This principle also addresses the practical and technological aspects of energy. The distribution of energy resources across the globe is uneven, as some regions have an abundance of energy sources while others do not. The areas where energy is used most intensively are not necessarily the same places where energy resources naturally exist. For example, rich oil and gas deposits are found in offshore marine environments and wind farms are located in rural settings. In both cases this energy is transported to a location where the energy is consumed. Moreover, the end uses of energy vary with geography, time of year, and time of day. Thus energy needs to be transported, stored and converted from one form to another so that it is available when and where it is needed.



Why is this principle important?


There are numerous important ideas within this concept. It's essential that students understand where different forms of energy come from, as this predicates understanding of the impacts of energy use and decisions relating to energy policy.

In Energy Principle 3 students learn that ecosystems depend on the amount of energy available. This is also true for human societies; we are dependent on energy for infrastructure, transportation, food, and most other types of human activities. However, there are limits of how much energy is available to a given society. Even renewable forms of energy are dependent on geographic location and technological accessibility. Nonrenewable energy supplies are finite and create impacts from their extraction, transportation and consumption. Thus, students can begin to see how humans are dependent on using energy but are also constrained by the practicalities of energy use.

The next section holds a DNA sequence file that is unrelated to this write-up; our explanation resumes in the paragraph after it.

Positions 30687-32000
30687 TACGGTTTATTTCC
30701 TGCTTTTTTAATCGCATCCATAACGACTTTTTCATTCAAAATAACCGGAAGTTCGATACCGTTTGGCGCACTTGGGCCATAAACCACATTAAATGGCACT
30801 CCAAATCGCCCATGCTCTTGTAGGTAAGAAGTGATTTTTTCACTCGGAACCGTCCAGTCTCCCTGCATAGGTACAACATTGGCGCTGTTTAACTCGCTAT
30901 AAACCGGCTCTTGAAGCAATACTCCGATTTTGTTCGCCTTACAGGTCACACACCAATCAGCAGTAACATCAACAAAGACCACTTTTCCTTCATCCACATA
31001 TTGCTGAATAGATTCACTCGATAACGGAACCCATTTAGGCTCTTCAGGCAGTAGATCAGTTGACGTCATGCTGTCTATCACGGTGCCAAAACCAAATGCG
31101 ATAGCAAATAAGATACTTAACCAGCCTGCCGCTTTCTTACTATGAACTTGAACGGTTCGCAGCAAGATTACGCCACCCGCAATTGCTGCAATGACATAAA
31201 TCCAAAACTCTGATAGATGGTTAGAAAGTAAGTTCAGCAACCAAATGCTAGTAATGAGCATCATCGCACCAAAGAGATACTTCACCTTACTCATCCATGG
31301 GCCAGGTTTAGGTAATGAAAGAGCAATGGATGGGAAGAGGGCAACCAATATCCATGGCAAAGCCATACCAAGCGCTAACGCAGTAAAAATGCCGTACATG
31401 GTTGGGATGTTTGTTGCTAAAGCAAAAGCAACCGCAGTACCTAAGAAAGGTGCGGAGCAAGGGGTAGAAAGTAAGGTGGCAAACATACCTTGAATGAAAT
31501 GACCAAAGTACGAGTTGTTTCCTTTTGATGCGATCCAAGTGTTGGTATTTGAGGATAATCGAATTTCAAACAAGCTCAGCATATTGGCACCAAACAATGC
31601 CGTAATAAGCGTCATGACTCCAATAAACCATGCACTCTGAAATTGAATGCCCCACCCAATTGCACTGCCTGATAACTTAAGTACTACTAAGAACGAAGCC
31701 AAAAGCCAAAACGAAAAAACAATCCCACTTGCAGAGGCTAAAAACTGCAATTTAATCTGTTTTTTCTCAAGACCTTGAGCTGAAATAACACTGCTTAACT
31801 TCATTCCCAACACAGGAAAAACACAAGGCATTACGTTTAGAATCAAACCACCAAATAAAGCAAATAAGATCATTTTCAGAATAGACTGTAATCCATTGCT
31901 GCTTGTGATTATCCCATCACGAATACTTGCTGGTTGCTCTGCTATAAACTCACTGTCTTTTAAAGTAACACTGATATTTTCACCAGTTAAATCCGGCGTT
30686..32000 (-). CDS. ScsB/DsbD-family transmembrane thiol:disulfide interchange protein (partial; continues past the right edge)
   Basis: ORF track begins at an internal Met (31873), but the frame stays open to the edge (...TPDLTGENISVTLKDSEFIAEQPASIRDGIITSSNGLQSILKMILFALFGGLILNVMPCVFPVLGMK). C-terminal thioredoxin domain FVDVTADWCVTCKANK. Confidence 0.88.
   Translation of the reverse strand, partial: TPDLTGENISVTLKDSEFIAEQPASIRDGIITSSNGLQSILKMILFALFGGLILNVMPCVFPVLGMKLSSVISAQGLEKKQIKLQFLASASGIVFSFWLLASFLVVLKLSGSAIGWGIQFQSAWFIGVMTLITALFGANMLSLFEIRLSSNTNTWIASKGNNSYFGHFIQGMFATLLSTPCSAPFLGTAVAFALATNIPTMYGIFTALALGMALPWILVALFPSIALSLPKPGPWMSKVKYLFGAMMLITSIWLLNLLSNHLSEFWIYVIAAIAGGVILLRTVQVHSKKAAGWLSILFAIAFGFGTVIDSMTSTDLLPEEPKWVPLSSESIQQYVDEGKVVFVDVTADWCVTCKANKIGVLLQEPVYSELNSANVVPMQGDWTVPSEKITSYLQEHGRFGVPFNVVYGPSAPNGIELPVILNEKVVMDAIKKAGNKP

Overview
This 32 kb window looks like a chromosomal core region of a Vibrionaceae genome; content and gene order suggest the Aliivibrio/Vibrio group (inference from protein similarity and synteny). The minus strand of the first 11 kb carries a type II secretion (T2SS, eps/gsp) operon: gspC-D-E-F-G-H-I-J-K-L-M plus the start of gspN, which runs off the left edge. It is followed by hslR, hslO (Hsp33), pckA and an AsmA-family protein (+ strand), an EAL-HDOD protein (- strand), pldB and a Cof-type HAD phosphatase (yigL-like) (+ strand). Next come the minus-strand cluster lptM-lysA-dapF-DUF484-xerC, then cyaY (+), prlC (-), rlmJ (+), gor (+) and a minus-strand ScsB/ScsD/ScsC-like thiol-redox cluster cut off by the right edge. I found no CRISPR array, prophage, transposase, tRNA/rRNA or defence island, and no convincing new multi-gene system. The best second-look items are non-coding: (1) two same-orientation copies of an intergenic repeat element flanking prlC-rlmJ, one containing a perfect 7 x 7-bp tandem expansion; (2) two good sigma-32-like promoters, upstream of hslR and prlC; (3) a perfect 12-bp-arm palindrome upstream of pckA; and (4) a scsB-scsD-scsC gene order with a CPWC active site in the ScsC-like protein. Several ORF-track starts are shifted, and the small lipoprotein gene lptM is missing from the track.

Another important consideration in this principle is that each source of energy has different benefits and drawbacks. There is no universal energy technology that will fit every need or solve every challenge. In Energy Principles 5 and 6 students examine decisions that affect the type of energy and amount of energy used by society, while Energy Principle 7 examines the quality of life resulting from energy choices.


What makes this principle challenging to teach?


This principle addresses aspects of energy that are familiar to most students. However, students may hold misconceptions about where energy comes from or how much energy is derived from various sources. For example, students may be surprised to learn that only a small fraction of the US energy supply comes from wind turbines and other renewable sources (9%) while 82% is from fossil fuels. Nuclear power creates 9% of the US energy supply (Energy Information Administration, 2011). Despite the popularity and importance of renewable energy technologies, it's important to understand that fossil fuels make up the great majority of our energy supply, and it is forecast to remain that way for the coming decades (source: Energy Information Administration, 2013).

This illustrates the extraordinary challenges we face in moving beyond fossil energy. Transitioning away from fossil fuels will require us to use more of the other forms of energy, which brings about a new set of challenges. This problem is best understood with a quantitative approach so that students can grasp the scale of the challenge. While many students like the idea of wind energy, it is important to consider how many wind turbines it would take to replace the 82% of the energy supply that comes from fossil fuels, as well as the logistics of where to locate installations of wind turbines or other new energy infrastructure. A quantitative treatment of these subjects makes it clear how large a challenge we face in securing a dependable, safe and clean energy supply.


Strategies for teaching this principle


Energy supplies are located all across the globe, but students can begin to learn about these topics by investigating the sources of energy that power their own lives. The activity Power Source, asks teams of students to create a concept sketch of electricity that begins at the light switch and is traced back as far as they can go. This activity can be used with any grade level and it serves as an introductory activity that can prompt further exploration and can also reveal misconceptions.